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Misdiagnoses Blamed in Half of Med-Mal Payouts

By John Commins  
   March 13, 2018

HLM: You also encourage documenting coverage denials. 

Hanscom: Document the denial. If we can show a jury later that you considered it, you tried to do it, but there was a denial and you had to take an alternate path, that is important to make sure that the full story is being told.

HLM: Does fear of malpractice lead to unnecessary testing?

Hanscom: Getting those differentials does not constitute unnecessary testing. That is how physicians were trained in medical school and they need to be allowed to do it. There needs to be a fine balance. We recognize that there is pressure on costs and doctors not to do more than they have to. That doesn't take away from the fact that doctors need to make differential diagnoses to ensure that the true diagnosis is not being missed.

We see that in many cases the patient will present with certain symptoms and the doctor will say 'I think I know what this is,' and start to run with it. But, if they don't get differentials, if they don't ask what else could it be, then not only does that doctor get anchored in a diagnosis that has a degree of uncertainty, but other providers behind him get anchored as well.

HLM: What other actions could reduce liability? 

Hanscom: Pay attention to the process categories. That is where resources need to be invested to make sure that good diagnosticians are not defeated. And, there needs to be attention paid to decision support that helps providers make sure that they’re considering everything that might be possible.

We have often seen that good diagnosticians get defeated by bad processes. More often we see both; physicians who are not as good with diagnoses and bad processes as well. That is the perfect storm.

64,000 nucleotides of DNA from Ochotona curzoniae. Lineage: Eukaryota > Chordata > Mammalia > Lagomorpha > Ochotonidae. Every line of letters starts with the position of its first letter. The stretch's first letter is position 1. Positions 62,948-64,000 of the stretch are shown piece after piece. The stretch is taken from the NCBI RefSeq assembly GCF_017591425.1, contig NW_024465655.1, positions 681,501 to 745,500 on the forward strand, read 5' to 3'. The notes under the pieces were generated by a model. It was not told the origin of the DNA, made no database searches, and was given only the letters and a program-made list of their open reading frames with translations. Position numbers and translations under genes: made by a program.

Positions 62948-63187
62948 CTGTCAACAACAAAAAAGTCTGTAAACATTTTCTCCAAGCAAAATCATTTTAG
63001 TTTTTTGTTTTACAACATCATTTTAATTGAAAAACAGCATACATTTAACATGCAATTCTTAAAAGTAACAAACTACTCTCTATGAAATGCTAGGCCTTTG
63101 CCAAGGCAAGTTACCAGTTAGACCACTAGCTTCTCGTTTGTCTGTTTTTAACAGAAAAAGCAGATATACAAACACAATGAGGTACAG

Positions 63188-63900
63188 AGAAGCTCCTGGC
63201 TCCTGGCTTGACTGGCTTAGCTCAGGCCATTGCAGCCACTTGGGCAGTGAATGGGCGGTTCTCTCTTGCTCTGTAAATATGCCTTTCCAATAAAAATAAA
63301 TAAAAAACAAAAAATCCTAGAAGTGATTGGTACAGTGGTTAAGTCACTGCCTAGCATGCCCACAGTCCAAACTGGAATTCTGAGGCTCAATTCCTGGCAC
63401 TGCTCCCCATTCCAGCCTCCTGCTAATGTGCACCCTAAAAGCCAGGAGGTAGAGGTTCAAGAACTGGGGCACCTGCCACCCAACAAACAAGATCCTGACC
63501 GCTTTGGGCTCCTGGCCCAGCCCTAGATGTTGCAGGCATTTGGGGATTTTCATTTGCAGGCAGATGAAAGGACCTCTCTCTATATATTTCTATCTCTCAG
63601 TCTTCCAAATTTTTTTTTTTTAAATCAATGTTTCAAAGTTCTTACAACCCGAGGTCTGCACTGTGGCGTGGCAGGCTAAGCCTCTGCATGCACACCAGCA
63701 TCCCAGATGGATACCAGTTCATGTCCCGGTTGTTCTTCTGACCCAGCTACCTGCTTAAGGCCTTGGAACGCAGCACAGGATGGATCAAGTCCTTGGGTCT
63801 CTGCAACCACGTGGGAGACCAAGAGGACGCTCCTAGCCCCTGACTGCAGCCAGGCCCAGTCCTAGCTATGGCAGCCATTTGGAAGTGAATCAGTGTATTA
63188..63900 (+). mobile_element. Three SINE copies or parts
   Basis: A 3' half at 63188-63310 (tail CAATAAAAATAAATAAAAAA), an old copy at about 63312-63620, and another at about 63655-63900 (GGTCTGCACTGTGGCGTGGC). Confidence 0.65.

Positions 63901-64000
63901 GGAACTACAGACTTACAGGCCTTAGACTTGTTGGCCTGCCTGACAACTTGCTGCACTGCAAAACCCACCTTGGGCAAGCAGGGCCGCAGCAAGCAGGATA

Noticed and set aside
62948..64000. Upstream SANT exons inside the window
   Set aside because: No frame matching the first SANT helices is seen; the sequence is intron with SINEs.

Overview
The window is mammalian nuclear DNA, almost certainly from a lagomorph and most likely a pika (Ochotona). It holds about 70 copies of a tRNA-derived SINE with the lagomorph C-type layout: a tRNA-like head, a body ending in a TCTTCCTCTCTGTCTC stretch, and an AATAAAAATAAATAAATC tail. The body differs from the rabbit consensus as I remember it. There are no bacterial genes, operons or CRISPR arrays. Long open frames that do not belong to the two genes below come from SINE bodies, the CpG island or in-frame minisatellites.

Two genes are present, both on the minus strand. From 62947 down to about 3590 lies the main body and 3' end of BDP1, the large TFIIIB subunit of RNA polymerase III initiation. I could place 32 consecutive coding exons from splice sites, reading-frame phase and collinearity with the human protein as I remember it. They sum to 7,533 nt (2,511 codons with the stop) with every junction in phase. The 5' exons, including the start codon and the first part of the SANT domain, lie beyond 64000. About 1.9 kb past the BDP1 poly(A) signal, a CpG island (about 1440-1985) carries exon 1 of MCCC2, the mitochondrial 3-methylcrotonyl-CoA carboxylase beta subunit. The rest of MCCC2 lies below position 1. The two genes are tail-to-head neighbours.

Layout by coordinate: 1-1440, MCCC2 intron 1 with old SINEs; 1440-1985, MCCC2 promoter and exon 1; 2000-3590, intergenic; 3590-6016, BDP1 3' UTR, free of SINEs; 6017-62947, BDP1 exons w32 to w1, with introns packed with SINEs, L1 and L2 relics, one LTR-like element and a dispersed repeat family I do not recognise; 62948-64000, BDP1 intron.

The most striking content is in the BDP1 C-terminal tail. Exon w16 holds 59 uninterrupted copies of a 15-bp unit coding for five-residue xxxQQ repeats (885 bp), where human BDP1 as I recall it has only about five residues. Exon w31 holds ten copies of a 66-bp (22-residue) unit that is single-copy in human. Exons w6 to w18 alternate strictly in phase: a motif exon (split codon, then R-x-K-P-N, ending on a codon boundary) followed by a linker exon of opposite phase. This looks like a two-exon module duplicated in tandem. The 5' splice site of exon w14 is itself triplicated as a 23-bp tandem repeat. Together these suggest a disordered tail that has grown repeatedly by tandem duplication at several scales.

It is also true with managing referrals. We see many cases where patients will refer to a specialist but the patient kind of drifted away from the primary care provider. There wasn’t a real process in place to make sure that the patient was looping back to the primary care provider.

Obviously, test result management is big. If test results are getting lost and the ordering provider is not getting the information they need to make that diagnosis, which is another major process issue.

HLM: Anything else?

Hanscom: I’ve looked at this data for 20 years and these data points have not moved very much. We really have to start a fire here with people thinking creatively and innovatively about how to put some very serious prevention to these tragic cases. These are high-severity injury outcomes. The time for innovation is really now. We need to think differently about how to help providers work their way through these complex scenarios.

John Commins is a content specialist and online news editor for HealthLeaders, a Simplify Compliance brand.

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